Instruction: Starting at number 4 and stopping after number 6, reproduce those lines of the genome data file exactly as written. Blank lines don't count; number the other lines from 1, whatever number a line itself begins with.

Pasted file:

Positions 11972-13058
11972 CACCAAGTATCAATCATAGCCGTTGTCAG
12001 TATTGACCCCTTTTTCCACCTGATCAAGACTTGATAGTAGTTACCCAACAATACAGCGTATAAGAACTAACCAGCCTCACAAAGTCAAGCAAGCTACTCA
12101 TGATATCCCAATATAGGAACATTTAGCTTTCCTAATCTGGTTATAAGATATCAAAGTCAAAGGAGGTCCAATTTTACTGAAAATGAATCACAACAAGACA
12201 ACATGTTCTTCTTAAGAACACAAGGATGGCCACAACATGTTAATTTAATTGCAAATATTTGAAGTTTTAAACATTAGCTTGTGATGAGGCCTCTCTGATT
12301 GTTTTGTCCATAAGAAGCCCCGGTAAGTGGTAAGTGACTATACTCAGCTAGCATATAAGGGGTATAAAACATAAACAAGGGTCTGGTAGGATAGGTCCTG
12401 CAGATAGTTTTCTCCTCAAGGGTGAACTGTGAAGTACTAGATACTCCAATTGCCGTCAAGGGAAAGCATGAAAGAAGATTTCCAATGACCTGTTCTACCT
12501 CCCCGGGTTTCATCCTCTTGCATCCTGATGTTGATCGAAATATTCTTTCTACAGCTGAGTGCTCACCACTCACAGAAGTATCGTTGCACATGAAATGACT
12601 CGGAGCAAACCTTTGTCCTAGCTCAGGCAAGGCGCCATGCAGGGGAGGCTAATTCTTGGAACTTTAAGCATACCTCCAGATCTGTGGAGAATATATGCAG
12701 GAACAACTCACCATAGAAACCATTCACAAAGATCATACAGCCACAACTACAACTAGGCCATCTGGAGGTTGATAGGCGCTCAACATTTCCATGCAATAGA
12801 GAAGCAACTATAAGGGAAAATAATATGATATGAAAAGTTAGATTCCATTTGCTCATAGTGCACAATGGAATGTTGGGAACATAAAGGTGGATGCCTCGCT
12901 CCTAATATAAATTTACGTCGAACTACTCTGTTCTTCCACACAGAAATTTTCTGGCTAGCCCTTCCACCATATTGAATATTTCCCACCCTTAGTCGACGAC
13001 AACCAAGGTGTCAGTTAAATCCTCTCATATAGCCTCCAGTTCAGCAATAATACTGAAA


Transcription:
12101 TGATATCCCAATATAGGAACATTTAGCTTTCCTAATCTGGTTATAAGATATCAAAGTCAAAGGAGGTCCAATTTTACTGAAAATGAATCACAACAAGACA
12201 ACATGTTCTTCTTAAGAACACAAGGATGGCCACAACATGTTAATTTAATTGCAAATATTTGAAGTTTTAAACATTAGCTTGTGATGAGGCCTCTCTGATT
12301 GTTTTGTCCATAAGAAGCCCCGGTAAGTGGTAAGTGACTATACTCAGCTAGCATATAAGGGGTATAAAACATAAACAAGGGTCTGGTAGGATAGGTCCTG